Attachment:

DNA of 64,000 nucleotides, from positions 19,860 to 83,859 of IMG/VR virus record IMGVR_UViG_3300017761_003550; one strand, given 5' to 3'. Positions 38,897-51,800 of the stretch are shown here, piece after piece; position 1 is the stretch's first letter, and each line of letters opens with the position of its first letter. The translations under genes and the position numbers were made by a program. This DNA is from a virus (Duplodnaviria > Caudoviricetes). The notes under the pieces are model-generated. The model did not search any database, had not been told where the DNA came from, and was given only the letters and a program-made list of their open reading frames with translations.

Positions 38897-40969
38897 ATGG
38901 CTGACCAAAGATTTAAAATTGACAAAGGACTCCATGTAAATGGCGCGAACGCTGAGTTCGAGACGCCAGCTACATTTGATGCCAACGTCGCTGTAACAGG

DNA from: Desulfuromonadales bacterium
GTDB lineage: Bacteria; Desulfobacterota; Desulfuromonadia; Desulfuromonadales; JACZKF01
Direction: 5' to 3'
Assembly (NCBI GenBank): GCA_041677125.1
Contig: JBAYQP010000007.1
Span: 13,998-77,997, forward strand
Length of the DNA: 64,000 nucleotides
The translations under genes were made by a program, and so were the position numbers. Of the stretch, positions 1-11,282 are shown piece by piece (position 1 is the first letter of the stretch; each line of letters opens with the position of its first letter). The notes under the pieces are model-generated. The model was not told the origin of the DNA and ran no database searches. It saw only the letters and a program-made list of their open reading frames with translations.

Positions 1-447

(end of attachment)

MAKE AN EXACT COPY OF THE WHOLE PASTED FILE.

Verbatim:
DNA of 64,000 nucleotides, from positions 19,860 to 83,859 of IMG/VR virus record IMGVR_UViG_3300017761_003550; one strand, given 5' to 3'. Positions 38,897-51,800 of the stretch are shown here, piece after piece; position 1 is the stretch's first letter, and each line of letters opens with the position of its first letter. The translations under genes and the position numbers were made by a program. This DNA is from a virus (Duplodnaviria > Caudoviricetes). The notes under the pieces are model-generated. The model did not search any database, had not been told where the DNA came from, and was given only the letters and a program-made list of their open reading frames with translations.

Positions 38897-40969
38897 ATGG
38901 CTGACCAAAGATTTAAAATTGACAAAGGACTCCATGTAAATGGCGCGAACGCTGAGTTCGAGACGCCAGCTACATTTGATGCCAACGTCGCTGTAACAGG

DNA from: Desulfuromonadales bacterium
GTDB lineage: Bacteria; Desulfobacterota; Desulfuromonadia; Desulfuromonadales; JACZKF01
Direction: 5' to 3'
Assembly (NCBI GenBank): GCA_041677125.1
Contig: JBAYQP010000007.1
Span: 13,998-77,997, forward strand
Length of the DNA: 64,000 nucleotides
The translations under genes were made by a program, and so were the position numbers. Of the stretch, positions 1-11,282 are shown piece by piece (position 1 is the first letter of the stretch; each line of letters opens with the position of its first letter). The notes under the pieces are model-generated. The model was not told the origin of the DNA and ran no database searches. It saw only the letters and a program-made list of their open reading frames with translations.

Positions 1-447